In summer 1932 the Lesko district was rocked by the wave of peasant uproars, commonly known as „Lesko insurrection”. It lasted shortly, from 21st June to 9th July, however, it was widely commented and caused a great deal of controversy. It is clearly visable when we read newspaper's articles written by different political orientations. Generally, there was a belief about the enemy activity of communism propagandists on this area. That version was spread by the official statements. Leaving out all the newspapers speculations, it is true that the Lesko uproars were done by Polish and Ukrainian together. It was caused by difficult material situation and deteriorating life conditions as the effect of the existing recession at the time, which in 1932 was in peak. The Lesko rebelion was a part of a wider wave of peasant incidents in all the country, for example, there were incidents in Małopolska region in Lubla ( Krosno district) or in Łapanów (Bocheński district). Of course, we cannot omitt the possibility that there were led agitations by both Polish and Ukrainian organisations, which in that economic situation were easily accepted. However, there are not any historic sources which could verify that.
The main reason of the burst of the peasant uproars in the Lesko district became preparations to the celebration of the „labour day”, that is voluntary works to improve the state of roads, bridges, building of schools and other useful buildings for people. The creator of this „labour day” was count Jan Nepomucen, the owner of Rymanów Zdrój city. In his neigbourhood this vision was accepted friendly. That idea also interested Lesko foreman Emil Wehrstein. So the „labour day” in the Lesko district was planned on 23rd June 1932. The main aim was the works to mend the road from Berehów Dolny to Łodyny. This road was very important to the transportation of the wood from the nearest forests.
Local folks, however, engaged in that event with reserved enthusiasm, sensing
a kind of a trap. Despite this, on 21st June 1932 district agricultural instructor Stefan Zięba came to Berechów Dolny to check the mood of the peasants personally. There came to some fight with local people and as a result Mr Zięba was beaten and the police arrested 36 people.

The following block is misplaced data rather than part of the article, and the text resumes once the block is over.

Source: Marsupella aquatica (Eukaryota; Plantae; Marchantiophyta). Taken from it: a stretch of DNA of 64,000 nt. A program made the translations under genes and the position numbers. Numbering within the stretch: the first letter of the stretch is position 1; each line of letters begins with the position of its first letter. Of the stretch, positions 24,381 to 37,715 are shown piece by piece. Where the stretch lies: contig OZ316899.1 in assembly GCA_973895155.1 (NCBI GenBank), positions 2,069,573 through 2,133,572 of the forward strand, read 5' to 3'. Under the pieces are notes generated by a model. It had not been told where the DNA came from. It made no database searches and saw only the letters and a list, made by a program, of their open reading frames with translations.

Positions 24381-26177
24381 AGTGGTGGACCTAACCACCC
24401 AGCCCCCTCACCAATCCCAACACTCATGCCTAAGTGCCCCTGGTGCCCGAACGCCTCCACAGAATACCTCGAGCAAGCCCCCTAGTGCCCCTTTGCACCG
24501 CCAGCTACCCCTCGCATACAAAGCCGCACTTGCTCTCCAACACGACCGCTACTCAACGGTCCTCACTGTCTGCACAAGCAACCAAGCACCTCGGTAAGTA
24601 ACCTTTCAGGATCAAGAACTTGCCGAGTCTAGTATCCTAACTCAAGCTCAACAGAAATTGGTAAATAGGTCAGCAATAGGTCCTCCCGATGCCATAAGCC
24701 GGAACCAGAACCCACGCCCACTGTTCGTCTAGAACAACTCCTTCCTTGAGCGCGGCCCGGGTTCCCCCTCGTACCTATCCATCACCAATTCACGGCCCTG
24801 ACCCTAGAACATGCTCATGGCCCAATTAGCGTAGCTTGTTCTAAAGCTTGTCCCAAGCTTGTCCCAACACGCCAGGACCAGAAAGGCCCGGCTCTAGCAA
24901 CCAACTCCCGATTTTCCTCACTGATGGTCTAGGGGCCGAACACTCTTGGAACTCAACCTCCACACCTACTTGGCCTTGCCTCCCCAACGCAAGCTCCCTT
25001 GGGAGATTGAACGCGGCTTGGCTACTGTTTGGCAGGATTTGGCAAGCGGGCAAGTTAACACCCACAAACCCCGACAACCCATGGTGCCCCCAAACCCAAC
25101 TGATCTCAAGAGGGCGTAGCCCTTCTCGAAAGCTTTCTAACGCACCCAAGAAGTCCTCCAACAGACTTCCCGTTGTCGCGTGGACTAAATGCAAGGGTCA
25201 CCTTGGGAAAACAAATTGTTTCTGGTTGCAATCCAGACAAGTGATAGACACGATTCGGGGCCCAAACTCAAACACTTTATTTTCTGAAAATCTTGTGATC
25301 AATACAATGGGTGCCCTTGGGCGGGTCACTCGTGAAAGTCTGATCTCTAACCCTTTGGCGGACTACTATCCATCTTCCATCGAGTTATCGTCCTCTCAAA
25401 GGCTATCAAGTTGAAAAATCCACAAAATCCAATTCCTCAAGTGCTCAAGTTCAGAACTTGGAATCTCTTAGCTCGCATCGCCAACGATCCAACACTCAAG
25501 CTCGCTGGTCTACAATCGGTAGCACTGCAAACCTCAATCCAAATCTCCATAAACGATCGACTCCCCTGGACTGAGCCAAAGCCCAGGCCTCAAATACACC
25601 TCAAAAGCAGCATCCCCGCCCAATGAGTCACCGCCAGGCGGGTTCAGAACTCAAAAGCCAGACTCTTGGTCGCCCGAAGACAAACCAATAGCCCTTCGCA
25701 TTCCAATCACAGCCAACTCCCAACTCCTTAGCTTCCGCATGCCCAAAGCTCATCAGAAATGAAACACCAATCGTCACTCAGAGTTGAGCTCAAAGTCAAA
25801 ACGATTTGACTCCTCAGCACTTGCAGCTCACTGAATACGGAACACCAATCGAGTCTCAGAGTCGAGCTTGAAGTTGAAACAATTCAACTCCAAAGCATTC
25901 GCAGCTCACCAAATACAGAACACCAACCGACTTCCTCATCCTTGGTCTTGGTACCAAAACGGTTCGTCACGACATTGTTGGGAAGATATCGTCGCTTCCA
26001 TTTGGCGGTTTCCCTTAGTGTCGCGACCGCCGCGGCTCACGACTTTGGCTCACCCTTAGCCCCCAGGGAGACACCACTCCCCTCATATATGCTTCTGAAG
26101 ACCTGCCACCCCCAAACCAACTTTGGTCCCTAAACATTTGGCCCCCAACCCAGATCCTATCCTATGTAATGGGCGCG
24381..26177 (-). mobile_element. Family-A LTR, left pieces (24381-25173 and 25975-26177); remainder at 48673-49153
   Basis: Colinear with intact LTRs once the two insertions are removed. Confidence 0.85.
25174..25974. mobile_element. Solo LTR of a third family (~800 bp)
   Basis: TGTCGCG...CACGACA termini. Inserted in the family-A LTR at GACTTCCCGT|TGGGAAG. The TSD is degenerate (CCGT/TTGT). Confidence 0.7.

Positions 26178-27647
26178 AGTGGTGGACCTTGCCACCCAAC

Moreover, it was rumoured that „nobles” were planning to re-establish serfdom. The rumours were spread very quickly by, according to the police, messenger walkers, horse riders or cyclists, who going from village to village called people to join together. Other sources claim that those informations were conveyed among the peasants from mouth to mouth at the markets or on other meetings. The peasants armed with bats, sticks, pitchforks and axes started to gather in the villages and wait for landlords with the mission of re-establishing the serfdom. More violent event took place on 30th June in Łobozewo – the peasants rushed into a roman-catholic vicarage, they also disarmed
a police patrol that stayed nearby and attacked the mansion where the officers were hiding. The victims were also two land owners and a local parson, who were beaten.
The Lesko foreman seeing that incidents were becoming more violent asked Lwów provincial governor to send extra army. To suppress the riots there were involved officers from Sanok and Przemyśl, and also one company of the 2nd Regiment Podhalan Archers that stayed in Sanok.
Inflamed situation resulted in the break of the peasant uproars which lasted from 21st June to 9th June 1932. The main clash between the peasants and the joined forces of the police and the army took place on 1st July in Teleśnica Sanna. Both sides were shooting as the peasants had weapons from officers who they disarmed a few days earlier. The result of the fight was 5 killed people, 8 hurt people and 106 others were arrested.
Seeing that the conflict was festering, Lwów provincial governor Józef Rożniecki ordered to strengthen the police and the army forces on that area. At the same time the border with Czechoslovakia in Lesko, Turczan and Krosno district was closed. To calm down the atmosphere the Lesko foreman issued an appeal in Polish and Ukrainian. The leaflets with that appeal were dropped from the plane over that area.
The uproars were suppressed on 9th July 1932. The police arrested 278 people altogether – 269 men and 9 women. At the beginning the number of detainees was higher, however, in the course of the investigation many were released. Moreover,
4 peasants, recognised as the main leaders, were charged in the court. The hearing took place on 20th-22nd July. As the result, 3 of accused, 28-year-old Wasyl Dunyk, 23-year-old Michał Małecki and 34-year-old Piotr Madej were sentenced to capital punishment and the fourth, 28-year-old Antoni Pasławski, was sentenced to life imprisonment. However, the president Ignacy Mościcki used his right to give a pardon and changed a capital punishment for a life imprisonment.
The creation of the legend about the „Lesko insurrection” mainly fell into the early fifties of the XX century. Communism propaganda from that time at every turn tried to discredit the system of IInd Polish Republic and to show the superiority of its own form of the statehood. All the more, the possibility of claiming its right to the participation in the outbreak of the „Lesko insurrection” was given by the reform authorities in 1932, which seeking the reason of that outbreak, the all fault unloaded on the communism propaganda.